This course in Magic would not be complete unless you were taught the famous Miser's Dream effect. It was a very popular number with T. Nelson Downs in his Coin Act. The experiment is very interesting for it permits of many variations. The money can be picked out of the air, from various parts of the performer's body, from the whiskers of some spectator, from a lady's coat, or it may be caused to fall in a shower when someone sneezes.
The other effects in the lesson also offer good opportunity for manipulative sleights with coins in vanishing and producing them. I teach you the general principles and I want you to work them out to fit various occasions. In tricks where there is repetition, you must vary the means of producing coins so that you do not lose the punch of the experiment. You must add spice to the effect and keep your audience interested.
This lesson is based around the use of two dozen half dollar-size Palming Coins. If you desire, however, you may use more coins, even as many as fifty.
THE MISER'S DREAM
Performer borrows a derby hat from a spectator and shows it empty. Then he reaches into the air and produces a half dollar, which he tosses into the hat. From then on, in an amazing manner he produces coins from here, there, and everywhere. The supply seems to be endless and the audience is bewildered by the mysterious happenings.
1 -- Two dozen Palming Coins.
(It is well to have a supply of these coins on hand for your various coin effects.)
2 -- Three black safety pins from 1 7-8 to 2 inches long.
3 -- A borrowed derby hat. A derby is preferred because it is stiff and the coins make a noise when they are dropped into it. In case of necessity, use a soft felt hat, although the experiment is not so effective when it is used. Sometimes a performer carries his own derby hat for the experiment.
SECRET AND PATTER:
Place nine coins in your empty left trouser's pocket.
Inside the right side of your coat about an inch and three-quarters from the bottom, place one of the black safety pins. About one-half inch back of it, place the second pin, and one-half inch back of that, the third one. Figure 1.
Close each pin and into each place five coins. The wire on each side has enough spring to hold the coins securely. You may have to pull the wires apart or push them together a little to adjust them to the coins, but this is an easy matter. Allow a larger section of the coins to extend above the pins and a smaller section below the pins. This is done to make it easier to release the coins when you need them. Figure 2.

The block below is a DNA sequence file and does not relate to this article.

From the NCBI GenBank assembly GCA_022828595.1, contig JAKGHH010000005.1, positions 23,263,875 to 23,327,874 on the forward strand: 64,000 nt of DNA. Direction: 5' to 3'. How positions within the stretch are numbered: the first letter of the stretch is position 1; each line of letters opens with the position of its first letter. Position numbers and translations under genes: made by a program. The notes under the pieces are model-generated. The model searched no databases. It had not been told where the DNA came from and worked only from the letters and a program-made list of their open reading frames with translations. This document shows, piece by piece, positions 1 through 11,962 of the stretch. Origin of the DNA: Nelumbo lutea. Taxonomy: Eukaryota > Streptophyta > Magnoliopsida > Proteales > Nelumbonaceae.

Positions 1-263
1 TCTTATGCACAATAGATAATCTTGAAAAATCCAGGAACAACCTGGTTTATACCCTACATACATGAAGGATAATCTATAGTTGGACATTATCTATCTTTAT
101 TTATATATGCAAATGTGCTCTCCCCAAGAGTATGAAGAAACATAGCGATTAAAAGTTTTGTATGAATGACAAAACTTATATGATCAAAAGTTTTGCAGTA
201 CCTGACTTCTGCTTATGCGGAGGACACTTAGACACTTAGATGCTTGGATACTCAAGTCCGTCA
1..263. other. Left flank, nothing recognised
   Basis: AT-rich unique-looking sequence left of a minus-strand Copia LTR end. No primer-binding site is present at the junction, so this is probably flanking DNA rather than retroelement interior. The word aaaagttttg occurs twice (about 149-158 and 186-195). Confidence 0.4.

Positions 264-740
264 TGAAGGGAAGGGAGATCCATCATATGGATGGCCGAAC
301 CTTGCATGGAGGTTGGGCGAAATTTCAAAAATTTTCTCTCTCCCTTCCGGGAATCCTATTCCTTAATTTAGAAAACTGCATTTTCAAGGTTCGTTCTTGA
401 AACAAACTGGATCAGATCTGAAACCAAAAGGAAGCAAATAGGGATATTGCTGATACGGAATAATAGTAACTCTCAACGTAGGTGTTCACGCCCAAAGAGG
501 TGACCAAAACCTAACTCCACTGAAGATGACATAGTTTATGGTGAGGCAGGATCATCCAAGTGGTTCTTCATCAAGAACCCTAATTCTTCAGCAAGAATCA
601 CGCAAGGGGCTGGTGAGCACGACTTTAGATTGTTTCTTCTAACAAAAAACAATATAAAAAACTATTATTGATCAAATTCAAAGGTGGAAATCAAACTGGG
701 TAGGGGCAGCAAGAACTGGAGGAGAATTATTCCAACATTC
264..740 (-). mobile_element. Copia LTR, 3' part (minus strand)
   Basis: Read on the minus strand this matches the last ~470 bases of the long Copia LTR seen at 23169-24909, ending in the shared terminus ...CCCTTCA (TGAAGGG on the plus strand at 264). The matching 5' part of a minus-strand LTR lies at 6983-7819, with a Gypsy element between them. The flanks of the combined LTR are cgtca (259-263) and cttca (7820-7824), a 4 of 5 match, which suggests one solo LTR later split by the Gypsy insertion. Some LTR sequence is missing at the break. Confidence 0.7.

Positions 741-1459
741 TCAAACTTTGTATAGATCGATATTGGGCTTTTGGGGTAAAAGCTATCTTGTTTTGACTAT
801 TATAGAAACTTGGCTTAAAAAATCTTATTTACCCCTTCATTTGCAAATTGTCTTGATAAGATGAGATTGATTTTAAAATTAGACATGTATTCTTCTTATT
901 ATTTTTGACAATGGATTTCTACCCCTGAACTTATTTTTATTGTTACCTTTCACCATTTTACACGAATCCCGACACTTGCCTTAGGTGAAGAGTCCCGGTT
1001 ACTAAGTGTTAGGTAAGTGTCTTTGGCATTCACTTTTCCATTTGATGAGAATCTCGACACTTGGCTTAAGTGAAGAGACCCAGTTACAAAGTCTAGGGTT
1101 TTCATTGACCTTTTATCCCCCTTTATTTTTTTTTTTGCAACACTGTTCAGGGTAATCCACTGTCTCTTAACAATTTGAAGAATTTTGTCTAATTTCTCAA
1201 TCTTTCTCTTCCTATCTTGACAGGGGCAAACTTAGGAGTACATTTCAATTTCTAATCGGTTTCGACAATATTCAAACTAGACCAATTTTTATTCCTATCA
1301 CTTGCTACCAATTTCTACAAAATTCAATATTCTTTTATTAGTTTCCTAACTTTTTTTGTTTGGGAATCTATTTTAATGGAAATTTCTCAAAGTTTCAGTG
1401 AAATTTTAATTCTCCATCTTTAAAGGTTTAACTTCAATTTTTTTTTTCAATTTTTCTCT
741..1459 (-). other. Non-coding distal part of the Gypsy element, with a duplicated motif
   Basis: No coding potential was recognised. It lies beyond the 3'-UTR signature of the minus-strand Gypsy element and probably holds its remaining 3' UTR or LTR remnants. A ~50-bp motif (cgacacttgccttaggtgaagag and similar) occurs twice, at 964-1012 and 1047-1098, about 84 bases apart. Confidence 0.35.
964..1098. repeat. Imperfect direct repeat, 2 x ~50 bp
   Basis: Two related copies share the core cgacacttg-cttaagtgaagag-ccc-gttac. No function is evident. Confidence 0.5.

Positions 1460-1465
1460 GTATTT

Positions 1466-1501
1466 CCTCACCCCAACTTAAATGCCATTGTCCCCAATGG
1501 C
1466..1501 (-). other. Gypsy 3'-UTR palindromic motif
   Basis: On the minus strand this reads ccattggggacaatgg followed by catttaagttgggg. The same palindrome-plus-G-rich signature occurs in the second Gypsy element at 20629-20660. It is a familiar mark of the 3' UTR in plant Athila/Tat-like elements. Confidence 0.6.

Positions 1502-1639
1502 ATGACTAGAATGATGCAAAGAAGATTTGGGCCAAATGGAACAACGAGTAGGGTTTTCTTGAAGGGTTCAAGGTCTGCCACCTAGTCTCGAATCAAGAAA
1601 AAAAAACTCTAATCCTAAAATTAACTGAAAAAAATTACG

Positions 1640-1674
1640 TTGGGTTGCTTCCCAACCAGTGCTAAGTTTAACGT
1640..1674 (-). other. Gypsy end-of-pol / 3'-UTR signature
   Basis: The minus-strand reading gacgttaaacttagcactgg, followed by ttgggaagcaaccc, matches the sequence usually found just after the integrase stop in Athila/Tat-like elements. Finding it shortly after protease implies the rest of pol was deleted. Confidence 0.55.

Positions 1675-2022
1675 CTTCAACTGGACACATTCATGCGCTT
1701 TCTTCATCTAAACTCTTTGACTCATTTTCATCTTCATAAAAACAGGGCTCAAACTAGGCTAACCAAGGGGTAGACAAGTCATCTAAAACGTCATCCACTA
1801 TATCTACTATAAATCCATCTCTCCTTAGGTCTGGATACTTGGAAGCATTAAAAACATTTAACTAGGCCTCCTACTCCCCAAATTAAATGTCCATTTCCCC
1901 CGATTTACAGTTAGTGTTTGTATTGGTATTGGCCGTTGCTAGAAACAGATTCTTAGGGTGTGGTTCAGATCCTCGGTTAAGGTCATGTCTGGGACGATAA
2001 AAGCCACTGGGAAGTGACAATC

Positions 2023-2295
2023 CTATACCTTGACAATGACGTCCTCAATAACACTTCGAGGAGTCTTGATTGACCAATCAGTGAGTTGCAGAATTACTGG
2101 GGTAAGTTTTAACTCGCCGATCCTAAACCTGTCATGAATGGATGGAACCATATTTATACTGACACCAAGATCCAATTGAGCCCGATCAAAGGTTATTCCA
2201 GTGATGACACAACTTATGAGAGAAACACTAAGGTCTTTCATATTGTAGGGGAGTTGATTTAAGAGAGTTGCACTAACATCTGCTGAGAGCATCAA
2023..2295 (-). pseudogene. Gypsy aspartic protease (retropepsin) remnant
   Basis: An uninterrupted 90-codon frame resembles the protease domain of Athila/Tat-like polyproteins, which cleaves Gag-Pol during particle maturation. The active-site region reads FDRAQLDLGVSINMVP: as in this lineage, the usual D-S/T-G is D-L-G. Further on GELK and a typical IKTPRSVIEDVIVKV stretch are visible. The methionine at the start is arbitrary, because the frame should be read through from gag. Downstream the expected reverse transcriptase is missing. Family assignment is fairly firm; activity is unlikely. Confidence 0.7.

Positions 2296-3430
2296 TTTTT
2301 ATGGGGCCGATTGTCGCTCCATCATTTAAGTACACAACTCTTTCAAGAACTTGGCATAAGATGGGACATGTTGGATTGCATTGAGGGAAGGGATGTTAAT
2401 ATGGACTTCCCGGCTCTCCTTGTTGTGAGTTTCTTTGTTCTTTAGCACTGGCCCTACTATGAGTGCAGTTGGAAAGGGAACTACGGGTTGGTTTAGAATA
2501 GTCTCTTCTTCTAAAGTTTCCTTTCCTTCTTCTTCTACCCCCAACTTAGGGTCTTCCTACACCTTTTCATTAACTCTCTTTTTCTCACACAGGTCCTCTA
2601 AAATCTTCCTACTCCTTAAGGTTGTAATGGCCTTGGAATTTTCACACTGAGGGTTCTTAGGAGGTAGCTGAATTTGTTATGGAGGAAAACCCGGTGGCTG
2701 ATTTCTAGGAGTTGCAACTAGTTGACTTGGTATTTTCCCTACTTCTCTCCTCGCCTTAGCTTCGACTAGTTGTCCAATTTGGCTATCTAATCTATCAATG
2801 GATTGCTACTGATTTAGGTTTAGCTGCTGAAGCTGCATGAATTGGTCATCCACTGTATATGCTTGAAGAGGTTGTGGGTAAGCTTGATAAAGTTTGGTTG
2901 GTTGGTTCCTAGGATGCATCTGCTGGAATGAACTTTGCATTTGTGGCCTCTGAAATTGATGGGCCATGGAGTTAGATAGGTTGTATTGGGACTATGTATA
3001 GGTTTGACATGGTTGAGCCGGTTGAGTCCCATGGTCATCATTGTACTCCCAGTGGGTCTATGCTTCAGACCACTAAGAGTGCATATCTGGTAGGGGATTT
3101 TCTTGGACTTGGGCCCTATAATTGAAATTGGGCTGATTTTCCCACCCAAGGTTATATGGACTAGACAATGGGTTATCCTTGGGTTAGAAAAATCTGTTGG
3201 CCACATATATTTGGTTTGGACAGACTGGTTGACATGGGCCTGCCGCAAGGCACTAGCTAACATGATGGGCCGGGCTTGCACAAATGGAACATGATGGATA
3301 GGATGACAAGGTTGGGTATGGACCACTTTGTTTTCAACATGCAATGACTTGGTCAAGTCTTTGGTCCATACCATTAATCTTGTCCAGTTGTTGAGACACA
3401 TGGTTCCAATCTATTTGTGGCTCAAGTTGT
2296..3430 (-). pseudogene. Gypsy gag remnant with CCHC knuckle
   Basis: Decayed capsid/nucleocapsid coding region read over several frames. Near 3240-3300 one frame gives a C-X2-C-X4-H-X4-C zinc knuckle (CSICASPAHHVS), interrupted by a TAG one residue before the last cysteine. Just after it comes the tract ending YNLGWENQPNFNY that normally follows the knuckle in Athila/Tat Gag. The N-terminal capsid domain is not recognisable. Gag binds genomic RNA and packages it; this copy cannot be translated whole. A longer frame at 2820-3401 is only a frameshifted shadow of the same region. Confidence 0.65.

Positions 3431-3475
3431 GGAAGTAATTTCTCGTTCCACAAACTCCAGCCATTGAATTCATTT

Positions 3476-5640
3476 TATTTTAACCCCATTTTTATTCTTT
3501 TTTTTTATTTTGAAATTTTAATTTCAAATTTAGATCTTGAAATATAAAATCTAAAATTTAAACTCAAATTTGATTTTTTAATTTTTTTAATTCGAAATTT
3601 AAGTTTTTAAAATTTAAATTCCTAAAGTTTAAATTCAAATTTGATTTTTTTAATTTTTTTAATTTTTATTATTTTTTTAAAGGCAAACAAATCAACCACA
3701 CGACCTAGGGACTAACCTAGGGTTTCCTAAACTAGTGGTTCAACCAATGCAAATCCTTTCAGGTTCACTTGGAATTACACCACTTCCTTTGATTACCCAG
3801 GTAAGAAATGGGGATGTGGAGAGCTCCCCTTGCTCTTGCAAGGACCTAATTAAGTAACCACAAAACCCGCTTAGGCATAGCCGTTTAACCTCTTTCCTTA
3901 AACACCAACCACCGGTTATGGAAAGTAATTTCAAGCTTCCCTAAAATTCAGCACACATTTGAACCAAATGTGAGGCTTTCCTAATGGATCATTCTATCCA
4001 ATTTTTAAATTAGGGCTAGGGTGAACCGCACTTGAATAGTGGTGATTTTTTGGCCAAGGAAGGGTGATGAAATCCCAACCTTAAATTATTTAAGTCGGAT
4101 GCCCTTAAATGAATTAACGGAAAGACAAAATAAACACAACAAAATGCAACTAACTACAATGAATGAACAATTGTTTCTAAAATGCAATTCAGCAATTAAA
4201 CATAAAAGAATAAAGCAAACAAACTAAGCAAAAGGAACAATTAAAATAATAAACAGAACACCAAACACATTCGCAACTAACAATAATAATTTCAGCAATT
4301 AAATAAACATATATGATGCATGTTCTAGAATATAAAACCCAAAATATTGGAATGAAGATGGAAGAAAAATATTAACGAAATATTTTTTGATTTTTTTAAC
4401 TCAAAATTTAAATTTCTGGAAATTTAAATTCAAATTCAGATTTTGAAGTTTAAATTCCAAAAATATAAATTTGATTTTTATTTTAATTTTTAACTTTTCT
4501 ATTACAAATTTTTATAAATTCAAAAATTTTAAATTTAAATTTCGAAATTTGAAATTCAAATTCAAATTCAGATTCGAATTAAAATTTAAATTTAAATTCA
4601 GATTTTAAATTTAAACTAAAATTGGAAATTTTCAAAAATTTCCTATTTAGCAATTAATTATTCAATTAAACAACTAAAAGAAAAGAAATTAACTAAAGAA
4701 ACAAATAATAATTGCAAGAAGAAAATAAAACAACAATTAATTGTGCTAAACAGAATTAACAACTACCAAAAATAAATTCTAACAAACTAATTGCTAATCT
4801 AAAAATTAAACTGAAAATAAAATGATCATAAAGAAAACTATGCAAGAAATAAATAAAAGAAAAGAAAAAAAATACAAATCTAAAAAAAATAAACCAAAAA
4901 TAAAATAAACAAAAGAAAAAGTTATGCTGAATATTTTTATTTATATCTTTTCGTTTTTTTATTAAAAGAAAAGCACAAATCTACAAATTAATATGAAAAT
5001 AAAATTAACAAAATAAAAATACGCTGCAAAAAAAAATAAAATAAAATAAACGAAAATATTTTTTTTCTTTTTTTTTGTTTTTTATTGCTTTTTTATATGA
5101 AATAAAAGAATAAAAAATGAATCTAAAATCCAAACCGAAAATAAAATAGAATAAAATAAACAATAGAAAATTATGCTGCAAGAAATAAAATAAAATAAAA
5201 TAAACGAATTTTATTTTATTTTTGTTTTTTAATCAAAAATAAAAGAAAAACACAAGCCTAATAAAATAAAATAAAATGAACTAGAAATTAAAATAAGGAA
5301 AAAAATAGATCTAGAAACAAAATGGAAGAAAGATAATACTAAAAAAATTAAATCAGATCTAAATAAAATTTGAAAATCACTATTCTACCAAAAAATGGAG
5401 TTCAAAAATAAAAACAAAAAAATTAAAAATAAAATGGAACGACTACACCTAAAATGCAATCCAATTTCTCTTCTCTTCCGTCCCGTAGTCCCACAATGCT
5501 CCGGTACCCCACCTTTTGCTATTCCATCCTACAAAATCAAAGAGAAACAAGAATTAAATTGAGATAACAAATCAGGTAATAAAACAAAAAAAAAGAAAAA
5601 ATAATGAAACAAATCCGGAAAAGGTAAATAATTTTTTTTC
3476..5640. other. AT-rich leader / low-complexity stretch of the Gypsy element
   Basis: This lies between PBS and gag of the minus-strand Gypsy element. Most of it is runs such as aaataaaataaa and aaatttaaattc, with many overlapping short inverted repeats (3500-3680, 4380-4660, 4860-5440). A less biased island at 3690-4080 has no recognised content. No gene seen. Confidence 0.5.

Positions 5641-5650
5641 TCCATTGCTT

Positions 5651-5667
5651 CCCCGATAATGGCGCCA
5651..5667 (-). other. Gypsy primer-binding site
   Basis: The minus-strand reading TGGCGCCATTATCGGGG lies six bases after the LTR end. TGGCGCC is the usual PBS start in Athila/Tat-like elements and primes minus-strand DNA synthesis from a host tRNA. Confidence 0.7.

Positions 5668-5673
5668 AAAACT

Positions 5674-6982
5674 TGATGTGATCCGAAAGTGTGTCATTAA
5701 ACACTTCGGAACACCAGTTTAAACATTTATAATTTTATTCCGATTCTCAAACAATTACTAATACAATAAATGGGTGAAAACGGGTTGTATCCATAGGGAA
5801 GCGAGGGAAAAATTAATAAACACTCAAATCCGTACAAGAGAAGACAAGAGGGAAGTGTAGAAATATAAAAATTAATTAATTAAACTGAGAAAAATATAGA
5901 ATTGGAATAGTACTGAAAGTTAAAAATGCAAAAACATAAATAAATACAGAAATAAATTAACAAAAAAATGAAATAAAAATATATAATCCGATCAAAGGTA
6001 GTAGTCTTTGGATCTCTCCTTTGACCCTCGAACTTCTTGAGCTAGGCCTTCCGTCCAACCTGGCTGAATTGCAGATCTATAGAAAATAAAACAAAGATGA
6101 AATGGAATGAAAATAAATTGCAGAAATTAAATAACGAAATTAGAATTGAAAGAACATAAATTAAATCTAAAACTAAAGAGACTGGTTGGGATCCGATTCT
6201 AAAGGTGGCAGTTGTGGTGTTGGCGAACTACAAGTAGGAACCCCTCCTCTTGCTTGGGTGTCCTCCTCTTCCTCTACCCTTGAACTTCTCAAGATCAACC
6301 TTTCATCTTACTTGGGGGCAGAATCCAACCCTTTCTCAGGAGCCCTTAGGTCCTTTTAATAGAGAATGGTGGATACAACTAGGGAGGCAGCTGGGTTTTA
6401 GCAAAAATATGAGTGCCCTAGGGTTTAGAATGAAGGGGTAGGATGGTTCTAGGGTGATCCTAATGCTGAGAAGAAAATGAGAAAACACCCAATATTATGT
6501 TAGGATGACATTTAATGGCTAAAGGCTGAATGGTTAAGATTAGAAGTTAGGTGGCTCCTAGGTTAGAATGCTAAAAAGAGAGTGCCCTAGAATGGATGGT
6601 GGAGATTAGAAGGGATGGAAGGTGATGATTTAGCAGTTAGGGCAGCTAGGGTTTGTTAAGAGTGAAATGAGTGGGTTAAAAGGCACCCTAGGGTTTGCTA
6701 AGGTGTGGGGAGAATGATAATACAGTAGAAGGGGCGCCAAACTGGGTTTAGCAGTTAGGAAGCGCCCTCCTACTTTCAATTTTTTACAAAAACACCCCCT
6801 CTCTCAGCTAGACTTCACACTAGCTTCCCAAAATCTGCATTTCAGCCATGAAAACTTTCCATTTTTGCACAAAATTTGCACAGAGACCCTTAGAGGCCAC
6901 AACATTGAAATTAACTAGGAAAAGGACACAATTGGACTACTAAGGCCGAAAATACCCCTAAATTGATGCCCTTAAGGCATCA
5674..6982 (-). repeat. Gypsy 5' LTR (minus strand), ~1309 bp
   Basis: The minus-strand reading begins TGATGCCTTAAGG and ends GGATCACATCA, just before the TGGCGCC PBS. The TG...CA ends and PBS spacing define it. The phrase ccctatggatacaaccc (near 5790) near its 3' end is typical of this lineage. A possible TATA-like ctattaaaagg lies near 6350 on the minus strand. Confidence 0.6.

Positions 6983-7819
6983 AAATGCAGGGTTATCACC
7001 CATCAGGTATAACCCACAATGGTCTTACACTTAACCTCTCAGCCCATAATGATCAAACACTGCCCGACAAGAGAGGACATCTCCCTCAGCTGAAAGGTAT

Borrow a derby hat. Hold it in right hand, and as you go back to stage, reach into left trouser's pocket with left hand. Stack the nine coins and bring them out Finger Palmed—the coins rest at base of fingers and are held in place by tips of second and third fingers. Remove hand from pocket. Be sure that fingers conceal coins. Figure 3.
As you turn to face audience (right turn), transfer hat from right to left hand. Grasp hat with thumb and index finger of left hand. Figure 4.
This position gives you a good grip on hat and completely conceals coins so that hat may be shown from all sides. Figure 5.
"Deep down in our hearts there seems to be the desire to make money fast. Almost anyone would rather like to wake up in the morning and find himself a millionaire. I have learned, however, that the only safe way to make money fast is the magical way. You see there is plenty of money around, but the trick is to get it. Are you aware of the fact that the air is full of money and that it lurks in the most unexpected places? Now all that a magician needs to make money is his empty right hand."
With hand pointing downward, show right hand on both sides, fingers wide apart.
"And he uses a hat to hold the money in."
Show hat empty, even examining it under the hat band.
Hold hat up in left hand with opening toward you. Grasp other edge of brim with right hand. Figures 6 and 7.
Remove left hand from hat and bring it over to right hand. Turn hat with right hand. Figure 8.
Grasp hat just above right hand with fingers of left hand inside the hat and thumb outside. Remove right hand from brim of hat. Figures 9 and 10.
As you bring left hand into position, let the coins arrange themselves along the inside band of the hat and hold them in place with your finger tips. Figure 11 shows how coins are concealed by fingers of left hand inside the crown of the hat. Nothing is visible to the audience. Figure 12 shows how coins are arranged along the band of the hat under the fingers.
Figure 13 shows a detailed view of the arrangement of the coins. They are spread a little apart and overlap each other. The one on top is nearest the finger tips.
Push top coin forward a little with fingers so that it is ready to be released. It is now easy for you to allow this coin to fall into the hat at the desired moment. Figure 14.
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Magick is the art and practice of moving natural energies to effect needed or wanted change. Magick is natural, there is absolutely nothing supernatural about it. What is taught here are various techniques of magick for beginners. Magick is natural and simple and the techniques to develop abilities should be simple and natural as well. What is taught on this site is not only the basics of magick, but the basics of many things.